Although made mostly of polymer, the mannequn head’s density and sound conduction properties are similar to a human head, including the piinae (outer ear).

Drawbacks of current AV training practices

(Tesla not included)

Highly limiting fators include:

  • Need HD maps,
  • limited to geofenced areas,
  • limited to rational, organized and strictly-legal driving conditions
  • Ignores China and India: 35% of world population, 400% bigger than the GDP of USA in 10 years: huge market. However, difficult to gather data to train AVs in such regions through traditional means.
  • Need to employ test drivers.
  • Need expensive specially equipped cars in large numbers.
  • Liability issues surrounding company cars and employed test drivers.
  • Cannot quickly scale to millions of drivers.
  • Cannot gather data from a wide variety of vehciels under wide variety of coinditions.

Will not allow for enough data gathering, is very expensive because the need for using company owned vehicles, paid drivers, and customized vehicles, the need to manually sort and program perception objects.

(Tesla is, to a large extent, lane detection and obstacle avoidance, with manual event detection and programming using accident or disengagement data)

Overcoming drawbacks

Instead, crowdsource: thousands of volunteer drivers spread around different countries driving their own cars during their routine lives.

Low capital requirement: Costs for AV companies limited to: software and data (smartphone app, computration, data warehousing), testing hardware of $200 sensor kit, no liabilities, millions of miles monthly from a wide variety of vehicles and conditions. No need to create HD maps, not limited to geofenced areas, available to users in all chosen countries, inlcuding China and India, quickly scale up as the program becomes popular. 

Traffic rules are not followed always, chaotic, but there is a method to this madness. Millions of human drivers travel through these roads. We need to mimic the good drivers amongst these.

We should start thinking in terms of events rather than objects. Events account for contextualized objects within a time interval. Objects have different connotations under different contexts.

Event detection & signature acquisition is important, not just object recognition

We should start thinking in terms of events rather than objects. Events account for contextualized objects within a time interval. Objects have different connotations under different contexts.

 Check out this scenario of figure 17



Defensive Driving

Its not going to be 100% switch to AVs on a particular day. Traffic is going to be mixed with AVs and non-AVs and things in between. So, have to drive defensively. Don’t expect drivers or pedestrians to be rational, be prepared for unexpected situations. Having 100% AVs on the roads is very different from humans mingled with AVs.

Good drivers drive defensively; how do we train AVs to drive defensively? Simnple, copy what expert drivers do.


How is AV training currently being done?

AVs are trained to follow road rules. These rules are known to all of us, and we know all of these rules have been made available to the public, nothing being secret, incomprehensible or unexpected. That is, we know all of these known rules. These are known knowns (KK).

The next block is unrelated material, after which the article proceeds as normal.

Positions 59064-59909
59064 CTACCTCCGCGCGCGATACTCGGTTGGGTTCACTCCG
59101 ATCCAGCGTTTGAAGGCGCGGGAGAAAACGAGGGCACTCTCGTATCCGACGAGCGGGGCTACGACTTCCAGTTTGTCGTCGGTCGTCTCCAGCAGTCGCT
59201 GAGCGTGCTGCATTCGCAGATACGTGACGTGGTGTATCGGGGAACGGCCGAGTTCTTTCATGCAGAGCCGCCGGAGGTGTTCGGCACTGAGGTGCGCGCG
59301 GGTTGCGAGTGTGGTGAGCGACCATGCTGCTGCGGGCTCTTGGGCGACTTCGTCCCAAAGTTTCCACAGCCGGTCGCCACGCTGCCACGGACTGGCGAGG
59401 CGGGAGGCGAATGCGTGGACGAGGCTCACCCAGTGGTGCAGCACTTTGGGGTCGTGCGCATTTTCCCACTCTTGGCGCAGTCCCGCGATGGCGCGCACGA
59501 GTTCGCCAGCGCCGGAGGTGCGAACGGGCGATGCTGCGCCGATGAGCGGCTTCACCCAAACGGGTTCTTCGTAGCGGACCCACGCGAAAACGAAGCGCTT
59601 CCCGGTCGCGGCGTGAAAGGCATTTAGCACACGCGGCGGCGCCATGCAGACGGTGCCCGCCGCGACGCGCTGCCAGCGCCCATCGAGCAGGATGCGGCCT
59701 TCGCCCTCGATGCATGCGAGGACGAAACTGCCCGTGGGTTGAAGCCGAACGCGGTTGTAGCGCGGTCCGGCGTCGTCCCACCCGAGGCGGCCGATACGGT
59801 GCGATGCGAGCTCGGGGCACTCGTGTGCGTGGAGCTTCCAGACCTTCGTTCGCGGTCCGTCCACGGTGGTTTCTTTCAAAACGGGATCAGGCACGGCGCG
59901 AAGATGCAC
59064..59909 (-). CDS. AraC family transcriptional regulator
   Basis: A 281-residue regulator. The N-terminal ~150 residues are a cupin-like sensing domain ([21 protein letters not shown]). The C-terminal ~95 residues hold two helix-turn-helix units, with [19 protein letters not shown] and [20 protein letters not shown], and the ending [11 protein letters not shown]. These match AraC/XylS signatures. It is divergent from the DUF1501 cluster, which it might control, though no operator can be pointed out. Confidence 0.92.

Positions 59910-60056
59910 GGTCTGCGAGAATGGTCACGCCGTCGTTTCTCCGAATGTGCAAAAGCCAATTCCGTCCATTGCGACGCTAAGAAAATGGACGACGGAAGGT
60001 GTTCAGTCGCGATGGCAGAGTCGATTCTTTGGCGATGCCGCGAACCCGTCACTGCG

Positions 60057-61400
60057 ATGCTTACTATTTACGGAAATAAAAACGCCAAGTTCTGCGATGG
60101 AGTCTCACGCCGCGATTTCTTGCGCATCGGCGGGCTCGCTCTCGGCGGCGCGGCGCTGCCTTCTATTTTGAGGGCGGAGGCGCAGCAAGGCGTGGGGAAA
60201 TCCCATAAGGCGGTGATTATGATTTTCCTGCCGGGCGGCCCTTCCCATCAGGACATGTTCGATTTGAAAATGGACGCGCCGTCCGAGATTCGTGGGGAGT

AVs are also programmed to stop if a human or any obstruction appears in front of car, or to slow down if a vehicle is coming head-on in the same lane. These are known dangerous situations, that is, situations we are sure about, and are also therefore know knowns (KK).

There are numerous such known knowns (KK) that have already been programmed into AVs, including those that control test vehicles. When unknown or unexpected situations arise, disengagement occurs. The human test driver then takes over the AV to address this situation unknown to the AV. The data gathered from such disengagements is then used as a basis to further refine the AV software. That is, this unknown has been converted into a known.

Knowledge is based on many things you are not aware of — instincts, intuitions or other factors you think are trivial. Driving has become second nature to you, so you don’t realize all these things exist: these are unknown know

So, the next question would be: was this unknown situation something that we could have predicted would happen? That is, we never had the need or opportunity to program it into the AV until we encountered it in real life? And only after we encountered it did we realize that this situation was previously known to us, but had forgotten all about it, and thanks to this disengagement, we have rediscovered it and are programming the AV to address it in the future. This is an unknown known (UK).

Or was it something that we knew was within the realms of possibilities of things that could go wrong, but we didn’t know this particular variation would occur? That is, this was a known unknown (KU).

Or was it something that took us completely by surprise, having not known about it in the past, neither having been in the realm of possibility in the past, until we encountered it. This is an unknown unknown (UU).

In summary, known knowns (KK) have already been programmed into AVs, the rest (KU, UK, UU) are being discovered  during AV training. It will take billions of miles of training data around all kinds of roads, in all kinds of weather conditions, traffic conditions, different countries, cities, villages, suburbs, week days, weekends, school days, holidays etc to come anywhere close to the driving skill levels of an ordinary human driver. The best and quickest way to do this using a crowdsourced bunch of drivers.